A Very Short Reading Group discussion

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The Cold War > Cold War Review

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message 1: by Nigel (new)

Nigel Bamber | 31 comments Not too many complaints about this one. A good solid very short introduction. It provides a good framework to lead into further study, or to hang existing knowledge on. On the whole, I think it was fairly neutral in it's treatment of the two main sides. It explained well the mutual very real fears, post WWII, that led to the attitudes adopted on both sides. Russia's fear of further invasions having been invaded so many times over the previous two centuries, and their truly horrendous losses in WWII. For America, it was the shock of the realisation that what went on outside their borders could actually result in direct attack on them.
The point was well illustrated that a “Cold War” for the First World, was actually a “Hot War” around less fortunate parts of the world. It was such a tragedy that Eisenhower missed the opportunity for reconciliation after Stalin's death, but human history is all about missed opportunities for things to be better.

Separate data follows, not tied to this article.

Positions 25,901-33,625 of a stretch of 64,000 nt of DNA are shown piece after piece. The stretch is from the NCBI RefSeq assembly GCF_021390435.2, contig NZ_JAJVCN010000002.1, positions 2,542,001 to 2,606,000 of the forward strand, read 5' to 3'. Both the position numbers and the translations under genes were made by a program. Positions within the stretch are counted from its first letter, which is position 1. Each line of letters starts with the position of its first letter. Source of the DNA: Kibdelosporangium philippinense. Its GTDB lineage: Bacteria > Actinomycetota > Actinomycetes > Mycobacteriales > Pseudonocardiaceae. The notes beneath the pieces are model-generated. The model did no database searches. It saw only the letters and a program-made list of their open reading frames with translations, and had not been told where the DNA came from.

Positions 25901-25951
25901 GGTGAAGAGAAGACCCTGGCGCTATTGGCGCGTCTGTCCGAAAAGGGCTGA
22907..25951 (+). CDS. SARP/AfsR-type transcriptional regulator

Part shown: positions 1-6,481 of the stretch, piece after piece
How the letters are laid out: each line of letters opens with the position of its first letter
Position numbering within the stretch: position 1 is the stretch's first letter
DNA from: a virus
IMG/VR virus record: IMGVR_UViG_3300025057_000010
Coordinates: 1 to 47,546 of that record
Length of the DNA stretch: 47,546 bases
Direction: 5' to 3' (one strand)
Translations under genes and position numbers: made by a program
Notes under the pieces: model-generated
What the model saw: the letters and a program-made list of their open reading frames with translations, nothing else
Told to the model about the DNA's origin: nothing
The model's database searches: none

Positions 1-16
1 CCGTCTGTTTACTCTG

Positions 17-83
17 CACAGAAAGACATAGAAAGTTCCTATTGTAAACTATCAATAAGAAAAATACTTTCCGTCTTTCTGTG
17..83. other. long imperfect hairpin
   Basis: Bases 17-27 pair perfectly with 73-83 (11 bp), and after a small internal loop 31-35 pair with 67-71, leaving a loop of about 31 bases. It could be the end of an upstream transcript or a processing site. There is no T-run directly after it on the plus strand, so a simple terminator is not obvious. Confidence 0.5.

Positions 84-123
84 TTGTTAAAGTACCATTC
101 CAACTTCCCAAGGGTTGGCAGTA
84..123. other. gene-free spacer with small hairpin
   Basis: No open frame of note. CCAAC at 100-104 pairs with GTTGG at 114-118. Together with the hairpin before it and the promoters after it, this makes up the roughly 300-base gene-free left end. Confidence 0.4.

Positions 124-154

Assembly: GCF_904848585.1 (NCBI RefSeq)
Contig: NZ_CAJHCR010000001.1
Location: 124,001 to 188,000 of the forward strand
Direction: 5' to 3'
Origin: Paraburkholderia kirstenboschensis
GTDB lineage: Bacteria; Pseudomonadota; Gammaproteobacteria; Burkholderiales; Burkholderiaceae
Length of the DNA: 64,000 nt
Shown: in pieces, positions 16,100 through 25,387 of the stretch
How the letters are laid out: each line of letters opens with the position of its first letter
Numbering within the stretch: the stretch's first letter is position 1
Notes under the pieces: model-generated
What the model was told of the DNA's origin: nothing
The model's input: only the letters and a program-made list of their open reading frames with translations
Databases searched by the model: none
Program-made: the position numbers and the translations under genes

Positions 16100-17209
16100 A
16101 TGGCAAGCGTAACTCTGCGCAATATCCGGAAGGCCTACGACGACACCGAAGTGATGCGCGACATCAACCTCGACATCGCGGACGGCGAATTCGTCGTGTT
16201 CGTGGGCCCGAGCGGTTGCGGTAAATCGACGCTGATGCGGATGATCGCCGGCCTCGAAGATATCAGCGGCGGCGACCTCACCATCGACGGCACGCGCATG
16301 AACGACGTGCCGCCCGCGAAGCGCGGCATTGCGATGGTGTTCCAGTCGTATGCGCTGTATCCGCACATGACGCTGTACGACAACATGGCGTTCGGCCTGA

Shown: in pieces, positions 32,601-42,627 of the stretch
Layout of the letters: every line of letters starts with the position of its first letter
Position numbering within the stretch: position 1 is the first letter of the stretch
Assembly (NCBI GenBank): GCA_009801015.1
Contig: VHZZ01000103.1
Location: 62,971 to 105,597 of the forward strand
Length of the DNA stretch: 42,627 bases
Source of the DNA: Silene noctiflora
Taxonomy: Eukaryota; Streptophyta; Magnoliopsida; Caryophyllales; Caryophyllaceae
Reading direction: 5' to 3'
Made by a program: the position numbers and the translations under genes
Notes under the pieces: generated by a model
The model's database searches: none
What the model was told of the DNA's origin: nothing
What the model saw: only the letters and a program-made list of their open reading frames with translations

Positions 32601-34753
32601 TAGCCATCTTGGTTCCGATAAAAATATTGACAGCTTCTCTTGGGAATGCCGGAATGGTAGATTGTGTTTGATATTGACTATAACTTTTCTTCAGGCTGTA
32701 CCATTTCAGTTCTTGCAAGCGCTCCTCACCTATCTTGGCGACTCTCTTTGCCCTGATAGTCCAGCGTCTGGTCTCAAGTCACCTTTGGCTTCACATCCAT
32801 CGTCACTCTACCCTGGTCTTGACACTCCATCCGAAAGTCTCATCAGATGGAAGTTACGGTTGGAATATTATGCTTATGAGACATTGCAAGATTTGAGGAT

message 2: by Stockton (new)

Stockton Libraries | 87 comments I think that was pretty much the group consensus yesterday. It was a very well written short introduction that had something of a page turning quality driven by the events of the Cold War. We talked about the different generational experiences of the Cold War, some with memories of the Cuban Missile Crisis others with only memories of the collapse of the USSR. The preponderance of “hot”wars during the cold war was remarked upon, with an alarming number of conflicts playing out US/USSR policies in the third world. It did seem as if none of the main players ever wanted to commence a nuclear war, with rivals repeatedly stepping to the brink and then backing down. This did however leave generations living with a constant background threat of nuclear annihilation for decades. Whether the threat has passed is open to debate, with states possibly less of a risk than organised groups or individuals gaining access to a nuclear warhead or two.

Placing the period in the context of a response to the Second World War by traumatised nations was an insightful beginning to the book, and helped give a balanced view of both sides. A little more on Gorbachev’s background and the reaction to his polices within soviet Russia would have been useful. But, as ever, it’s a short introduction to a big subject. One delivered in a very accessible and intelligent way.


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